By BENARD SANGA
Tea prices have been on free fall at the Mombasa tea auction, upsetting fundamentals of the traditional supply chain movement.
The commodity’s prices have hit a five-year low with some trading below their cost of production.
Traders warn that farmers would suffer heavy losses as the problems have been exacerbated by rise in the cost production.
Mid November, East Africa Tea Trade Association, the entity that runs the auction, raised the red flag, calling on the government to intervene. The move was aimed at saving the country’s second leading foreign exchange earner after tourism from collapse. “The decline in auction prices has eroded farmers’ earnings considerably. The whole industry is facing serious cash flow problems, with various teas selling below their cost of production,” said the association chairman, Lerionka Tiampati in an advert in a local daily.
Tiampati who is also the Managing Director of Kenya Tea Development Agency, urged the government to encourage farmers to stop planting more tea. Tea production in the country increased to 399 million kilos in
2010 up from 314 in 2009. In 2011 it went up to 377 million kilos while last year it eased to 369.5 million kilos, according to Tea Board of Kenya (TBK), the industry regulator. TBK projects the production this year to hit 415 million kilos. According to TBK acting Managing Director, Zakayo Magara, the glut has suppressed prices at the auction.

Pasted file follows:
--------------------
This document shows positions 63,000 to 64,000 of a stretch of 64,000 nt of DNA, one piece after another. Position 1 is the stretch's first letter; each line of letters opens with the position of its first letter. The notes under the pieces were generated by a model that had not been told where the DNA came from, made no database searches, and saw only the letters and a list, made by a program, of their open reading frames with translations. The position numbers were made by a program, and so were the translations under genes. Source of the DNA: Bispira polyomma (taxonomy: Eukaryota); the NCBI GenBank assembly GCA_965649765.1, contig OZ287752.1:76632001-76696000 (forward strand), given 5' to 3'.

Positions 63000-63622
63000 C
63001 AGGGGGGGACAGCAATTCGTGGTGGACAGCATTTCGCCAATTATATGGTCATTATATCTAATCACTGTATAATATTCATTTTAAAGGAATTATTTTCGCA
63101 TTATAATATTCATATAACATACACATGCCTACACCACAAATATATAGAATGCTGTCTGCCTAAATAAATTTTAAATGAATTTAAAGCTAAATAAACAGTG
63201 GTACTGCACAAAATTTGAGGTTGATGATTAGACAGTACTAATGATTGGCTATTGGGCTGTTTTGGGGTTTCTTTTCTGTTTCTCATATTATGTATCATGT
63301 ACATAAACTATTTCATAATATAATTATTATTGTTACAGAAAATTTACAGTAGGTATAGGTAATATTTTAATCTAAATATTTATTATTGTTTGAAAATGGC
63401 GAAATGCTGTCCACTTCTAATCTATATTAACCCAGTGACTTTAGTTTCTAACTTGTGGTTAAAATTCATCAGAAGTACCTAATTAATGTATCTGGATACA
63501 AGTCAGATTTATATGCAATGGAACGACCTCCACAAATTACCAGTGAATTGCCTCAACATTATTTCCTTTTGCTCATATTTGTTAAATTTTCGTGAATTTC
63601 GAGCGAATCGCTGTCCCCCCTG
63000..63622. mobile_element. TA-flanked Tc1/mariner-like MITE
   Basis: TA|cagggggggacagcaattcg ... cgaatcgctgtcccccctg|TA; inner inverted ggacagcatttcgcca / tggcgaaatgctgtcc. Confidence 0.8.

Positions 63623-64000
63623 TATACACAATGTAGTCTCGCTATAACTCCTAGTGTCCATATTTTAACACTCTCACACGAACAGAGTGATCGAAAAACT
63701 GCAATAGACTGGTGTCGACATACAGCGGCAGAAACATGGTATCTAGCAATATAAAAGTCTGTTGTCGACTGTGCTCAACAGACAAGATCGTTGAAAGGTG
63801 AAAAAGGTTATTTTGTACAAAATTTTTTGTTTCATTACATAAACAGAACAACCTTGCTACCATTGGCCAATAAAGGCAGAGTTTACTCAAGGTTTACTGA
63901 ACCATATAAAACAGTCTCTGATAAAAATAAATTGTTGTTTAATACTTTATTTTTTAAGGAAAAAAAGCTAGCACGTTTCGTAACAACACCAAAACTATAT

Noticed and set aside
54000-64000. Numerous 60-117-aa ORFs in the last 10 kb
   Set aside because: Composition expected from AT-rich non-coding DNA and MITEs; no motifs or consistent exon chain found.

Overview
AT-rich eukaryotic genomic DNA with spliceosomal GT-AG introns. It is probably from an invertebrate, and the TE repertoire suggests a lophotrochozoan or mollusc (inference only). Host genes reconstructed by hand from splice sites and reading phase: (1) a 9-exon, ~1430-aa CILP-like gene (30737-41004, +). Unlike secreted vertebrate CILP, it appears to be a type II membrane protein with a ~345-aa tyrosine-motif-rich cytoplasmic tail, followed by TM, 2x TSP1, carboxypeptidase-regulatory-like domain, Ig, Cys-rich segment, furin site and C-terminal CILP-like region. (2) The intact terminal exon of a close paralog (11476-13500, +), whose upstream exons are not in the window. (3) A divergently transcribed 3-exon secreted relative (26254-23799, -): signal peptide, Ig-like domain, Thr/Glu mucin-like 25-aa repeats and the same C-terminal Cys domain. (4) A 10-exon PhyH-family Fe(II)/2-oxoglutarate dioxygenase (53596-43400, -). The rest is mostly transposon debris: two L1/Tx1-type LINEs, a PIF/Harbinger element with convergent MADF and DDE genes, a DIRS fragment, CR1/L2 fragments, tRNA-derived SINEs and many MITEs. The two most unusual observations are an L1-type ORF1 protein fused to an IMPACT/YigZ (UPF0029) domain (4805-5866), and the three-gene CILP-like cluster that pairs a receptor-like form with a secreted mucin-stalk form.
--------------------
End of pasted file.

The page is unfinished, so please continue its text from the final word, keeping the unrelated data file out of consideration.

The commodity’s traded at $2.14 (Sh183) a kilo compared to $3.17 it (Sh276)sold last year, in this week’s auctions. “Ideally, price movement is dictated by market dynamics.,” said Magara, in an interview this week.
“We continuously monitor the auction and the players, and we are engaging the industry and we are expecting the prices to stabilise due to lower quantities anticipated in coming auctions.” He noted that the accumulative production in the first eight months had increased by 29.9 per cent. Though Kenya, a significant player in the global tea market accounting for almost 10 per cent of the global production and almost 23 per cent of the world’s export, has seen unstable tea prices since 2000. But some traders are blaming the regulator’s failure to give market forecasts saying that the sector was riding on excessive market speculations.
Traders say good prices sparked the rush to plant more. This has increased production locally and in Sri Lank and India, which also produce black crush, tear and cur (CTC) teas.
An increase in tea production in East Africa, which trade at the Mombasa auction, has been reported in the recent years with Rwanda 17
per cent, Uganda nine per cent and Tanzania 18 per cent. According to the East African Tea Trade Association, political and economic turmoil Egypt, Pakistan, Britain, Afghanistan and Sudan, which account for 70 per cent of Kenya’s export has worsened tea trade in Mombasa.